A pictorial blog will have to wait until my IT-guy gets home from his day job.


How'd THAT Happen?

All those magazines surrounding the checkout counters at grocery stores tout how to lose weight.  "Lose X pounds in X weeks!"  "Drop Y pounds by walking!" they scream at you while picturing smiling, supposedly-newly trim women in spandex or, worse, swimsuits.  And always in red.  To grab your attention.  Which works.  Especially with men.  Ever seen how a woman wearing a red bikini at the beach gets more stares from men than the polka-dot wearing woman?  But I digress.

This morning, after two weeks on holiday with the family to Scotland and England, the scale had fantastic news.  I dropped FIVE pounds!!!  In two weeks!

Maeve, my youngest, asked if it was due to all the walking.  After all, exploring ancient castles means lots of walking.  Yes was my immediate answer.  But then I stopped to think.  That's always a dangerous thing when a woman thinks.  Of course, men stop to think and sometimes never start again.  Oops, another jet-lag induced digression.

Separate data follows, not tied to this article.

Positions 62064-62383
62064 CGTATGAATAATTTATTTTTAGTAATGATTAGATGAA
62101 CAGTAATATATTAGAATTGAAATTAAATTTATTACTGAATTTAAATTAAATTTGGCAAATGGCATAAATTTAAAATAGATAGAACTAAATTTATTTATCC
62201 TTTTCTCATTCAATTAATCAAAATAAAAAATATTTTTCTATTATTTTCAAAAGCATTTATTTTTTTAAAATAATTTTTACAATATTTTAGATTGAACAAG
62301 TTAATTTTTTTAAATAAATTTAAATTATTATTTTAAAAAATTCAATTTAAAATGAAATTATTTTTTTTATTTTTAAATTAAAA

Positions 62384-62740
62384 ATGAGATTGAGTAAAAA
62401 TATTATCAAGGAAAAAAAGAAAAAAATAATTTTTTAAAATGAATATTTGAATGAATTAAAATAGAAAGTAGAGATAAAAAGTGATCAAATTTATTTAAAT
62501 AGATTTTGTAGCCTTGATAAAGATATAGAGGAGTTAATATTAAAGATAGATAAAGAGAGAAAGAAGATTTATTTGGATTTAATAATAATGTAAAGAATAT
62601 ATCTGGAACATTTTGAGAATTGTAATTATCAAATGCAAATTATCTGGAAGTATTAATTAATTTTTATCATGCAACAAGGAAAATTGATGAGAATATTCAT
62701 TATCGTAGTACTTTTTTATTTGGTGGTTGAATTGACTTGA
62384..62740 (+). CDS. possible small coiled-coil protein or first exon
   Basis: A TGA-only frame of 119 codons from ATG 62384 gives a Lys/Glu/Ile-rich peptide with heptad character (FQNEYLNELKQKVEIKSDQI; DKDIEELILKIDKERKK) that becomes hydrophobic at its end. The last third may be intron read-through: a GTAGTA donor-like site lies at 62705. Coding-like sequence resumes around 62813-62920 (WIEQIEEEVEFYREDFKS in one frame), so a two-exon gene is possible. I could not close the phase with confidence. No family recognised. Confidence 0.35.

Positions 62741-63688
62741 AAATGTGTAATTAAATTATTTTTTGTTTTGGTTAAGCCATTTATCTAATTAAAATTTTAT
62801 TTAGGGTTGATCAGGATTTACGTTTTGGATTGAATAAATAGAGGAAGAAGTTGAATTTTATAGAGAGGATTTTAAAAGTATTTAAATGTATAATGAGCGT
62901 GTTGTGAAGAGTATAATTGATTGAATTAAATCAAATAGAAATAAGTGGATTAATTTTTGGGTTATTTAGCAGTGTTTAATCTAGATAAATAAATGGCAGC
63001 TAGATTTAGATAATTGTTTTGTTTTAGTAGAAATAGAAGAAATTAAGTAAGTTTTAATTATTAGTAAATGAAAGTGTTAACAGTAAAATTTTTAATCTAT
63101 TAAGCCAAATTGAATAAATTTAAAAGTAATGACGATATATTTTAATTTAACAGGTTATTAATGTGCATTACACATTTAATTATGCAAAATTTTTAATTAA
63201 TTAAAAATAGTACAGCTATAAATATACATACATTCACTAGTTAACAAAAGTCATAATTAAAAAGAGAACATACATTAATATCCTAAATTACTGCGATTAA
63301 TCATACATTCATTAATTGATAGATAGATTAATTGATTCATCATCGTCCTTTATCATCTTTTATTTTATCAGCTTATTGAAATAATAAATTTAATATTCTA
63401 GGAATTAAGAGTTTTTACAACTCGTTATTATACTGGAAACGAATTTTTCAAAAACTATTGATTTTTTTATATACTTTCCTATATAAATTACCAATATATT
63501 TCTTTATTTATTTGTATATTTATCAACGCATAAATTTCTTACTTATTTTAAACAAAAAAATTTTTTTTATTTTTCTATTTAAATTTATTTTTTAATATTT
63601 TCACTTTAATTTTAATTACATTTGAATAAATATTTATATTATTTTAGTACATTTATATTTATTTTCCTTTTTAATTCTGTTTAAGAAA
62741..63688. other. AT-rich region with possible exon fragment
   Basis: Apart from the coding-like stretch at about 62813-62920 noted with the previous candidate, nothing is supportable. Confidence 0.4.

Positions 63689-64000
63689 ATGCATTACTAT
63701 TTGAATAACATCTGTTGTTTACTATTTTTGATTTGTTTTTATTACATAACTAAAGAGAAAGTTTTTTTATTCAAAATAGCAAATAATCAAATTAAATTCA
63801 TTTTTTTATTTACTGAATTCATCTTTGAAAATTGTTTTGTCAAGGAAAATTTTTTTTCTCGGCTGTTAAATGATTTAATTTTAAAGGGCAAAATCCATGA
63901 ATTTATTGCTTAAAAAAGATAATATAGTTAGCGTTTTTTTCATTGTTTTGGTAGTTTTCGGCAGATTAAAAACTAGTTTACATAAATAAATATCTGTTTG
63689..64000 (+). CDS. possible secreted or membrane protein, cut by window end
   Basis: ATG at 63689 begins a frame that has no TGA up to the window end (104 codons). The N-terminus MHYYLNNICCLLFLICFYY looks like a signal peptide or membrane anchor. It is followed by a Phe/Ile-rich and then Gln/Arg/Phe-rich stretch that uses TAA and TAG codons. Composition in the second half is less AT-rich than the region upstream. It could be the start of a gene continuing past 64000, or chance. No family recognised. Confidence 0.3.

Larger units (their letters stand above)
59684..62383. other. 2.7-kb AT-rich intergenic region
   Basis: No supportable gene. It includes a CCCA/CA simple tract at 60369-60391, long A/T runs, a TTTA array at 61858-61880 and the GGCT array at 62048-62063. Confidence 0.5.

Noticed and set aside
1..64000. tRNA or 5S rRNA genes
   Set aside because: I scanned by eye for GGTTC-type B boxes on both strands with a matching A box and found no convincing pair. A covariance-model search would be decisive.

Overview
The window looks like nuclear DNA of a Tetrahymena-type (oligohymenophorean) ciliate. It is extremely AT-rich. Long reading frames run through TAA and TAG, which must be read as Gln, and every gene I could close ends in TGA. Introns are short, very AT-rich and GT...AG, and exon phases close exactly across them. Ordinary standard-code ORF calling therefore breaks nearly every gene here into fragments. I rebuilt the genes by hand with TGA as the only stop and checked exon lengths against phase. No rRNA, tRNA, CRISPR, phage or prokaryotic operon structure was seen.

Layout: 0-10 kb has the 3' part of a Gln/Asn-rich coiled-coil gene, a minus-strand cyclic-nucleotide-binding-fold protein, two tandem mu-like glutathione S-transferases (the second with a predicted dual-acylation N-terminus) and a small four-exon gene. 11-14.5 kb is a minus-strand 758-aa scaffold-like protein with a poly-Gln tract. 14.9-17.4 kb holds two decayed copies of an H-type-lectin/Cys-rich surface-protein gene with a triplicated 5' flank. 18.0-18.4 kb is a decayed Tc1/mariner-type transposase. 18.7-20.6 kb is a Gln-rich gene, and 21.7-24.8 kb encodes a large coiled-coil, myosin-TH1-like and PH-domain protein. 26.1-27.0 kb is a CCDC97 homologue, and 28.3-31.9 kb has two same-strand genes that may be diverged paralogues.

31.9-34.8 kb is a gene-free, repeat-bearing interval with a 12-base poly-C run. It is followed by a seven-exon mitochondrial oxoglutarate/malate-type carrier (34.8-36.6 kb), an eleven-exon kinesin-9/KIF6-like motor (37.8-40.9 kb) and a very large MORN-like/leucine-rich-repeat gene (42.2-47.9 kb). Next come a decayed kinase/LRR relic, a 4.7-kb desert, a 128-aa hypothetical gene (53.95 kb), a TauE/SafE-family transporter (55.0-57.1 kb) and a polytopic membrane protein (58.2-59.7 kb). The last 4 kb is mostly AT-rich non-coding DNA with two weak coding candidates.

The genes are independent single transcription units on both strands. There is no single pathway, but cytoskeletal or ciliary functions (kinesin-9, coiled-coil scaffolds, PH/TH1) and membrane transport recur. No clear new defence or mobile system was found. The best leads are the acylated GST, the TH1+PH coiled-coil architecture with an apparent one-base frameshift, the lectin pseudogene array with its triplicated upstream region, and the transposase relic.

My conclusion is that walking was only half of the equation.  Sure, the calorie output was upped.  But the calorie intake was reduced as well.  Snacking was much more difficult while on holiday.  No easy access to even healthy snacks.  No late night TV watching with a bowl of popcorn.  Fewer nightcaps, mostly because buying a drink at a time rather than pouring one at home really adds to the cost of the trip.

At mealtime, I noticed that I ate larger portions than I normally do at home.  And felt a guilty pleasure, thinking that packing on the pounds is just part of vacation. 

Now I'm wondering if I can keep it up here.  Do I have enough willpower to walk more and snack less?


Bound Check

Testing . . . one, two, three.  Is this thing on?